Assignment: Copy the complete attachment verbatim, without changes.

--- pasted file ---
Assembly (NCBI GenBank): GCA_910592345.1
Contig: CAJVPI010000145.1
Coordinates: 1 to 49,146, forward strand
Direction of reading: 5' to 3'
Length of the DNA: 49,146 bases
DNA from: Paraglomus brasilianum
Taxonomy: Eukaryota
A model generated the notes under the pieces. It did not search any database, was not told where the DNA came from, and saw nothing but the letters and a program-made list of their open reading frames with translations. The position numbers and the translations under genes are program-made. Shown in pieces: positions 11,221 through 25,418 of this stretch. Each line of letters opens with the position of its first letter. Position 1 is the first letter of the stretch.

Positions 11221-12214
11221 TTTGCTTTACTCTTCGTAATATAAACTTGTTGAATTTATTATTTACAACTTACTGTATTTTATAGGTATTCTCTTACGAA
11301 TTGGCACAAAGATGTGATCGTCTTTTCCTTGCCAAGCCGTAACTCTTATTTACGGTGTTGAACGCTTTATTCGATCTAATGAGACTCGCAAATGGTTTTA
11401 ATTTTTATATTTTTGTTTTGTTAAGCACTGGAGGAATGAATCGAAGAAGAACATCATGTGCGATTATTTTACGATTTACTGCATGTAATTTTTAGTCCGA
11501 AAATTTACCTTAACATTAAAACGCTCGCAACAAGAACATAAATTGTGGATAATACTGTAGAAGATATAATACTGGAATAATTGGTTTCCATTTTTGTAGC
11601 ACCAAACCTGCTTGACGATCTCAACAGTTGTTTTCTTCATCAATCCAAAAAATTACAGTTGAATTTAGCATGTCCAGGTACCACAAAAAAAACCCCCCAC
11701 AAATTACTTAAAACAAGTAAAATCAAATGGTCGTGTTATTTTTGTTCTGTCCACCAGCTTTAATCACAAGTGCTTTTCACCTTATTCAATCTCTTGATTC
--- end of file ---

Assembly (NCBI GenBank): GCA_910592345.1
Contig: CAJVPI010000145.1
Coordinates: 1 to 49,146, forward strand
Direction of reading: 5' to 3'
Length of the DNA: 49,146 bases
DNA from: Paraglomus brasilianum
Taxonomy: Eukaryota
A model generated the notes under the pieces. It did not search any database, was not told where the DNA came from, and saw nothing but the letters and a program-made list of their open reading frames with translations. The position numbers and the translations under genes are program-made. Shown in pieces: positions 11,221 through 25,418 of this stretch. Each line of letters opens with the position of its first letter. Position 1 is the first letter of the stretch.

Positions 11221-12214
11221 TTTGCTTTACTCTTCGTAATATAAACTTGTTGAATTTATTATTTACAACTTACTGTATTTTATAGGTATTCTCTTACGAA
11301 TTGGCACAAAGATGTGATCGTCTTTTCCTTGCCAAGCCGTAACTCTTATTTACGGTGTTGAACGCTTTATTCGATCTAATGAGACTCGCAAATGGTTTTA
11401 ATTTTTATATTTTTGTTTTGTTAAGCACTGGAGGAATGAATCGAAGAAGAACATCATGTGCGATTATTTTACGATTTACTGCATGTAATTTTTAGTCCGA
11501 AAATTTACCTTAACATTAAAACGCTCGCAACAAGAACATAAATTGTGGATAATACTGTAGAAGATATAATACTGGAATAATTGGTTTCCATTTTTGTAGC
11601 ACCAAACCTGCTTGACGATCTCAACAGTTGTTTTCTTCATCAATCCAAAAAATTACAGTTGAATTTAGCATGTCCAGGTACCACAAAAAAAACCCCCCAC
11701 AAATTACTTAAAACAAGTAAAATCAAATGGTCGTGTTATTTTTGTTCTGTCCACCAGCTTTAATCACAAGTGCTTTTCACCTTATTCAATCTCTTGATTC